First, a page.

By John Pomfret, Washington Post Staff Writer
Saturday, January 30, 2010
The Obama administration announced the sale Friday of $6 billion worth of Patriot anti-missile systems, helicopters, mine-sweeping ships and communications equipment to Taiwan in a long-expected move that sparked an angry protest from .
The sale, formally announced by the Defense Security Cooperation Agency, is expected to prompt China to slow or even break military relations with the United States and cancel a visit by President Hu Jintao to Washington in April. Chinese officials have threatened other actions, including sanctions on the U.S. companies supplying the equipment or on businesses in the districts of congressional lawmakers known to be backers of Taiwan.
Its vice minister of foreign affairs, He Yafei, said China was “strongly indignant” about the arms sales to Taiwan and warned that they would have a “serious negative impact” on U.S.-China cooperation.
The weapons deal, which constitutes the second part of a package that was announced at the end of the Bush administration, comes at a time of heightened tensions between the countries, despite an intense effort by the Obama administration to improve ties with Beijing. The two are at odds over how to deal with nuclear program; they are bickering over issues involving Internet freedom and how Beijing is treating Western businesses; and soon they could clash again over Tibet.
On Friday, Secretary of State Hillary Rodham Clinton and took the unusual move of publicly warning Beijing of significant trouble if Iran’s nuclear ambitions were not reined in. China has opposed slapping additional sanctions on Tehran.
“China will be under a lot of pressure to recognize the destabilizing impact that a nuclear-armed Iran would have in the Gulf, from which they receive a significant percentage of their oil supplies,” Clinton said at the end of a speech at Ecole Militaire, college for senior officers in Paris. Iran is China’s No. 3 supplier of oil, and Chinese energy companies have committed to investing more than $80 billion in Iran’s oil and gas sector.
U.S. and Chinese officials have also clashed recently over trade and investment issues, which for years constituted the bright side of their relationship. On Thursday, Commerce Secretary Gary Locke said U.S. companies face too many “headaches” in China and could lose interest if Beijing backslides on openness and the rule of law.
Locke referred to a threat by Google to end its operations in China over Internet censorship. Google has also alleged that hackers from China broke into e-mail accounts of Chinese human rights activists.
More problems could arise after a possible meeting between President Obama and the Dalai Lama, when the Tibetan spiritual leader visits the United States in February. China says the Dalai Lama is a separatist who wants to lead Tibet to independence.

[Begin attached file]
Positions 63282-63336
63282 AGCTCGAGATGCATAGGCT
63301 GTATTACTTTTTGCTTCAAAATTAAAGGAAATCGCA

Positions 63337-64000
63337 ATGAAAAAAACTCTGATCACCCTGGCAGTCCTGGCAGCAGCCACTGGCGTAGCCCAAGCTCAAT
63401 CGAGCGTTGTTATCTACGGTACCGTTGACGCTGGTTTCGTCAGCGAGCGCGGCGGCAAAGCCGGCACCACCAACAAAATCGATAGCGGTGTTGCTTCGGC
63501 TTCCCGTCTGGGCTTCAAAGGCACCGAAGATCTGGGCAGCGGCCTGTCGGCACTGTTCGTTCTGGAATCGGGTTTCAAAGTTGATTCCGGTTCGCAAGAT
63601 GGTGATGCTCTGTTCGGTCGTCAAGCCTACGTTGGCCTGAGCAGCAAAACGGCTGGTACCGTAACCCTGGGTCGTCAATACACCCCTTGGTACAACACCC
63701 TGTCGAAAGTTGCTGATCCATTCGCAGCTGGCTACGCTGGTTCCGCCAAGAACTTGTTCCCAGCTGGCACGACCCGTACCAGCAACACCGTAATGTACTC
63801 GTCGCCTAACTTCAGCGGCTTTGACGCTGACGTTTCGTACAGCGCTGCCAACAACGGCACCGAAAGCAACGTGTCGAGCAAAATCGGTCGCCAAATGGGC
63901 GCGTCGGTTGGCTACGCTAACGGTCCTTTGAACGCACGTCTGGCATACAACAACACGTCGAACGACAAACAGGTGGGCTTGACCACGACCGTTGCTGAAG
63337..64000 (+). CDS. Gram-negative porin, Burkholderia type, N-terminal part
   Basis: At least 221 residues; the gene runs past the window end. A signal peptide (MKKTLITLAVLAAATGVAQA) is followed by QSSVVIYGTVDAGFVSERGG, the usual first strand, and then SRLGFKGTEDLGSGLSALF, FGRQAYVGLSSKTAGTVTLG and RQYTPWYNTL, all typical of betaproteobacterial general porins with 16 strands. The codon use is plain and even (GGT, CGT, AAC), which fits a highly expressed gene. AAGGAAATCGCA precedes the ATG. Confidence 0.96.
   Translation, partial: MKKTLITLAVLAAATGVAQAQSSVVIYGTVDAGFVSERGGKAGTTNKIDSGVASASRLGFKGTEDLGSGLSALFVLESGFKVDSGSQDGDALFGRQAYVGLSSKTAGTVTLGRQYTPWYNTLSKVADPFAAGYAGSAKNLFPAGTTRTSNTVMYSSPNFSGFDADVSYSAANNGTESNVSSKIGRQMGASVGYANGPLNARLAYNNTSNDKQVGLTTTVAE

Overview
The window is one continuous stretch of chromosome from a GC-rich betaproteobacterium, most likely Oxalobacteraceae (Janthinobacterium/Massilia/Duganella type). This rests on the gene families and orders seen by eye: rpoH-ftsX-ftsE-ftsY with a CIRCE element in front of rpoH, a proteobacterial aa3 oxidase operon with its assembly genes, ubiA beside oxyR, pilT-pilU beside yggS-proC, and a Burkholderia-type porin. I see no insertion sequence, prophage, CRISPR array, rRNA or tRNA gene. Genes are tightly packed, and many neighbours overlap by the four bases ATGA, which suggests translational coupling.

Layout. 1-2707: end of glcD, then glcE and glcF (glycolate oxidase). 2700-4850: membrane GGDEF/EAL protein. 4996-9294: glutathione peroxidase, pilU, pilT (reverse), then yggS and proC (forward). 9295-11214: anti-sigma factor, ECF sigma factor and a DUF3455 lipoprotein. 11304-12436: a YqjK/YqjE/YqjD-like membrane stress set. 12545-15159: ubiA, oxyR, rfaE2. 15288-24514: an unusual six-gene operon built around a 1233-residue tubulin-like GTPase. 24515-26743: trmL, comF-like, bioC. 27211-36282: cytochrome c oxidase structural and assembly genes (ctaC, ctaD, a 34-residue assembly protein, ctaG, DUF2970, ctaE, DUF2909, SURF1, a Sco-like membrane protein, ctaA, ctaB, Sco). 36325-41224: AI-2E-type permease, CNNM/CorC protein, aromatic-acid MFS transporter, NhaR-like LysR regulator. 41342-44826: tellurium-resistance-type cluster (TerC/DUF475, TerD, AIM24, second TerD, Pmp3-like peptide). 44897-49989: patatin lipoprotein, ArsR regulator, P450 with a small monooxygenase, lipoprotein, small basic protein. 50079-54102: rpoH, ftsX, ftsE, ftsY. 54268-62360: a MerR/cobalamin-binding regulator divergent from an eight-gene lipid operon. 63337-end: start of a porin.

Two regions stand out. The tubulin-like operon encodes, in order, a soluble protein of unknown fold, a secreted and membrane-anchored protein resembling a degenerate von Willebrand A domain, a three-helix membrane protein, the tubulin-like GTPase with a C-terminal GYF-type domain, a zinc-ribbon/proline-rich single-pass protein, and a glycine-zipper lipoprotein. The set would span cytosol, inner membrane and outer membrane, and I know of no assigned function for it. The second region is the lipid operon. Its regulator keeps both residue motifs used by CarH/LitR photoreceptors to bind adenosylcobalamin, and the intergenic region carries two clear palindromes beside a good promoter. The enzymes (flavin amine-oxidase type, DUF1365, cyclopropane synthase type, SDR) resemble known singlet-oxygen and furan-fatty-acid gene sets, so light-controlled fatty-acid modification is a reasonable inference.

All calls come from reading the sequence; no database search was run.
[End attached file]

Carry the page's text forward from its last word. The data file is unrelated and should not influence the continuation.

Of all the issues, though, arms sales to Taiwan is the most sensitive to the Chinese. China views Taiwan as part of its territory and contends that U.S. arms sales to the island are, as the vice foreign minister said Friday, “a gross intervention into China’s internal affairs.”
The United States says weapons sales to Taiwan help to maintain stability in East Asia by making it more difficult for Beijing to bully Taiwan. The United States is legally obligated to provide weapons for Taiwan’s defense, under the Taiwan Relations Act.
“This is a clear demonstration of the commitment that this administration has to provide Taiwan the defensive weapons it needs,” State Department spokesman Philip J. Crowley said Friday.
A State Department official played down the chances of the sale hurting U.S.-Chinese relations. “We have worked through these issues before. We will work through them again,” said the official, who spoke on condition of anonymity.
The only silver lining for China in Friday’s announcement was that it did not include the sale of 66 F-16 C/D fighters to Taiwan. But that does not mean the Obama administration has rejected Taiwan’s request for the advanced fighters to replace its aging air force. The Defense Department is drawing up a report on the air power balance between China and Taiwan that could be used to push a decision.
Over the past month, at least six senior Chinese officials have warned the Obama administration not to sell the weapons to Taiwan, and some have raised the possibility that China might sanction the companies involved.
One weapons system, the $3.1 billion package of 60 Blackhawk helicopters, will be particularly galling to the Chinese. The United States sold China 24 Blackhawks in the mid-1980s. But China has had trouble keeping the aircraft flying because of a U.S. arms embargo imposed in 1989 after the crackdown on student-led protesters around Beijing’s Tiananmen Square.
After the massive Sichuan earthquake in 2008, China sought to buy spare parts, arguing that it needed the helicopters to save the injured. The U.S. government rejected China’s request.
Staff writer Karen DeYoung in London contributed to this report.